Baobab and Gut Health: Can we learn from the last remaining Hunter-Gatherers?
Baobab you say. I am sure you have heard of one of the African Tribe ‘superfoods’ to grace our culinary shelves? If you haven’t, do not fear, as this article will cover all things baobab and gut health.
The Baobab fruit grows on a tree indigenous to Africa, Arabia, Australia and Madagascar and has traditionally been used to relieve bowel problems including diarrhoea, constipation and dysentery.
Its pulp, leaves and seeds have been reported to have phenomenal nutritional value - rich in Vitamin C and B6, as well as Calcium, Potassium, Magnesium, Iron, Zinc, Niacin and Thiamine (1). Baobab has also been found to be a good source of prebiotic fibre (2); non-digestible compounds which act as carbon sources for primary and secondary fermentation processes in the gut to support good digestion and gut health by promoting the growth of beneficial gut taxa or microbiome (3).
As many of us are very unlikely to source fresh Baobab, the power of modern food production has gifted the western world with Baobab in its powdered form - which is still packed with the same level of micronutrients.
Why has Baobab come into our lives and is the hype real?
We have the Hadza tribe of Tanzania to thank for this albeit new craze in the developed countries, but a food source that has stood the test of time for the last remaining tribe of hunter-gatherers. Their diet comprises mainly of edible plants, wild game, honey, tubers and also baobab fruit; which contributes to the most significant amount of calories to their diet than any other food (4).
The Hadza tribe are considered to have one of the most diverse and enviable microbiomes as compared to westerners (5), as a result of consuming dry baobab as a drink for breakfast, or drying the seeds and grinding them into a flour, which they eat dry or with a little water.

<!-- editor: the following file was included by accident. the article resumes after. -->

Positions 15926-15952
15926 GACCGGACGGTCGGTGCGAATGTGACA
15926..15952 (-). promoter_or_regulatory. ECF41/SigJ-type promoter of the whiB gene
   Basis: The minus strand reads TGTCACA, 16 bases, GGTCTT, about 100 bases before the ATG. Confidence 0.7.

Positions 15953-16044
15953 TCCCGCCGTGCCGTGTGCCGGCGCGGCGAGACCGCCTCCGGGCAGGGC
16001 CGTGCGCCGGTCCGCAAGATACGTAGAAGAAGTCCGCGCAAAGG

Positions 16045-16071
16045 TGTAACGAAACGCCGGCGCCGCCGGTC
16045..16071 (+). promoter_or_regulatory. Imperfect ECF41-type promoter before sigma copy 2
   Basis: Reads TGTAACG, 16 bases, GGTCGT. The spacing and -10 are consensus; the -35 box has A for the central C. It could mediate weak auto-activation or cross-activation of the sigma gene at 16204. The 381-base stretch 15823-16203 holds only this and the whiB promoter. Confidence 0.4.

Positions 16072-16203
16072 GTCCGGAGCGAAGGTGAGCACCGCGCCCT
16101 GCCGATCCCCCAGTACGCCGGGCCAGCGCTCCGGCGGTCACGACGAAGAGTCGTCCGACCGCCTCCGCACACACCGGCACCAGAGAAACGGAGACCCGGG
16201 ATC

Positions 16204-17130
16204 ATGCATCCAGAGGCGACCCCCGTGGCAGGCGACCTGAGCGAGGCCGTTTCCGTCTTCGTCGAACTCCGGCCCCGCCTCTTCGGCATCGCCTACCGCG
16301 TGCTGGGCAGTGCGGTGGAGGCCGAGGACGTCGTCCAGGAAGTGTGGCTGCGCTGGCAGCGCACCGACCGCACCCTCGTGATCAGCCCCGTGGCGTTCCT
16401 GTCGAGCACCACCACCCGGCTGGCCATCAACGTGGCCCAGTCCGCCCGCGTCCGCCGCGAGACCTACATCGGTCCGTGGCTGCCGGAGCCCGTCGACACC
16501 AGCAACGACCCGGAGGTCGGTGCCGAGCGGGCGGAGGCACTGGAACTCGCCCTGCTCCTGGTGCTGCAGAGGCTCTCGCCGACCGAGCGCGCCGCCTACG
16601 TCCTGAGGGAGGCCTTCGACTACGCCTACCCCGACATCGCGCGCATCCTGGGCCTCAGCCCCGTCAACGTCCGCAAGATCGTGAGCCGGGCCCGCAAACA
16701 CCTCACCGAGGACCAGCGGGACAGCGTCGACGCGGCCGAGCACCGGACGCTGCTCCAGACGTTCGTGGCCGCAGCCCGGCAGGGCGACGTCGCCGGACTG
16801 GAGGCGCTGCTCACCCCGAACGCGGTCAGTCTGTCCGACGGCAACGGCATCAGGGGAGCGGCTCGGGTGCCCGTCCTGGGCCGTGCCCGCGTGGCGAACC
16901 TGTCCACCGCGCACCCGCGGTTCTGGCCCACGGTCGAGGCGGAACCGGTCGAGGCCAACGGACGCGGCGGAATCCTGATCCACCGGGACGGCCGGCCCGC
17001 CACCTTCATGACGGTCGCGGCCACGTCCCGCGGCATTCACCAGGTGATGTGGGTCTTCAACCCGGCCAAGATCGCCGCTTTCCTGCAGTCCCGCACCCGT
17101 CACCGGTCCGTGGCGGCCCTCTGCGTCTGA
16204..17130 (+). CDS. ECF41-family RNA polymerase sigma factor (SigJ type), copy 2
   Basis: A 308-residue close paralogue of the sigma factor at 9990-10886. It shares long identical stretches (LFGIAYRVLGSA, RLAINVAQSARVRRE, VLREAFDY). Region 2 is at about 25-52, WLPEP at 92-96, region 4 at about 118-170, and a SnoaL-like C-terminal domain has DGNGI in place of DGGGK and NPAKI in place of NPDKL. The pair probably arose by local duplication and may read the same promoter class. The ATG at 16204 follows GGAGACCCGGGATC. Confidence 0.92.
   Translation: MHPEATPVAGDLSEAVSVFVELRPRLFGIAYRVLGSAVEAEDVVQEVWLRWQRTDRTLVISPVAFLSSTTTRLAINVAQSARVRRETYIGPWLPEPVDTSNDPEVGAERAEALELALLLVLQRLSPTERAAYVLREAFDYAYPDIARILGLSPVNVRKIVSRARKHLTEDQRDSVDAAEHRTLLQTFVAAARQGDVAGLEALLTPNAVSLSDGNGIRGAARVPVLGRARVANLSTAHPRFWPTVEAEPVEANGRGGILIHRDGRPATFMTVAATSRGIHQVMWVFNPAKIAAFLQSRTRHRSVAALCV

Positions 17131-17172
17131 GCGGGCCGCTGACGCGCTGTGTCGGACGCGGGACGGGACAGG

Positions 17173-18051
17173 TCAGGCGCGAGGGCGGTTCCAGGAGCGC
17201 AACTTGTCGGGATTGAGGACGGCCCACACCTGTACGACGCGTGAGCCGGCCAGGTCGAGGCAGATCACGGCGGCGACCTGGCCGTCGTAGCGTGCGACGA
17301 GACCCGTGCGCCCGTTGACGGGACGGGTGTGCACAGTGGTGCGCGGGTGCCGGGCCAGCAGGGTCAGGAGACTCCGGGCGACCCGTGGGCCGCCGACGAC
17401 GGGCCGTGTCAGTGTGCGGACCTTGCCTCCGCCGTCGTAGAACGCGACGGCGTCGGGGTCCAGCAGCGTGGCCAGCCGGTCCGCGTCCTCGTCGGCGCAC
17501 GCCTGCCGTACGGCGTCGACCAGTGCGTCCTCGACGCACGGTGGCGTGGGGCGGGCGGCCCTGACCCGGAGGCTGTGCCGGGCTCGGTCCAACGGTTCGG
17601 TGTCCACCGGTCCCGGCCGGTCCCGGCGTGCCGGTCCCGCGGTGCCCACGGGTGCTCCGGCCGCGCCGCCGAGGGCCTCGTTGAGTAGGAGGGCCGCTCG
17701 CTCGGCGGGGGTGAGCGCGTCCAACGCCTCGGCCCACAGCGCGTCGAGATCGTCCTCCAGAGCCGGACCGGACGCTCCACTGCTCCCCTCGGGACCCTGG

The Hadza aren’t the only ones to benefit though
Similar to that of the Hadza, exceptional sources of amino acids phenylalanine and tyrosine in urban adults from Burkina Faso have been suggested to come from the Baobab whose leaves are rich in glycine, alanine, and glutamic acid and are added to main Burkinabè dishes (6), and also in Nigeria as it is serves as the main ingredient of the kuka soup; a staple food of that country (7).
Could Baobab therefore, work in the Western World?
Italian researchers reported that Baobab Fruit Powder was found to have a positive prebiotic effect on particular probiotic gut bacteria. Astonishingly, only small amounts of Baobab (2% solution) was needed to significantly increase the production of Bifidobacteri and Lattobacilli (8).
Could it just be Nature vs Nuture?
What we do know is that the Hadza microbiota is dominated by particular strains of micriobiota that are otherwise reduced in a western population (Firmicutes - 72%, Bacteroidetes - 17%, Proteobacteria - 6%, and Spirochaetes -3%). The increased quantities of Prevotella (Bacteroidetes) and Treponema (Spirochaetes) allow for the breakdown of xylan, whilst Firmicutes possesses several species that support the breakdown of fibre, suggesting that these are vital for the digestion of the glycan and fibre-rich diet consumed by the Hadza (5).
In contrast though, Hadza faeces have reduced numbers of butyrate-producing Clostridium clusters IV and XIV, which are considered to be beneficial gut bacteria, and a distinct lack of Bifidobacteria; which are typically found in up to 10% of Western adults’ gut microbiota and considered as valuable probiotic agents for gastrointestinal disorders (9).
This shows that the Hadza microbiota is distinctly different to that of urban western populations, and that their remarkable gut microbial community and altered faecal metabolome is an adaptation and precondition of their diet.
After all, your gut is what you eat, which explains why the microbiota of these people have also been found to vary between seasons (10) demonstrating a link between environment, diet and gut microbiome (11).
So, should we Baobab like the Hunter-Gatherers?
The evidence though limited at this time, suggests that Baobab has a good nutritional profile and can support gut health. It has shown value and promise in the African sub-continent as an application for nutritional medicine (12). It has also been shown to have promising additive effects in the Western diet. Therefore, it seems we can baobab and that like all things, take in moderation seek medical advice should you experience any untoward issues when consuming it as an addition to your daily routine. If the last remaining hunter-gatherers have done well for this long on Baobab – what’s to say we can’t either? If you are looking to buy baobab from a sustainable source that supports its farmers click here.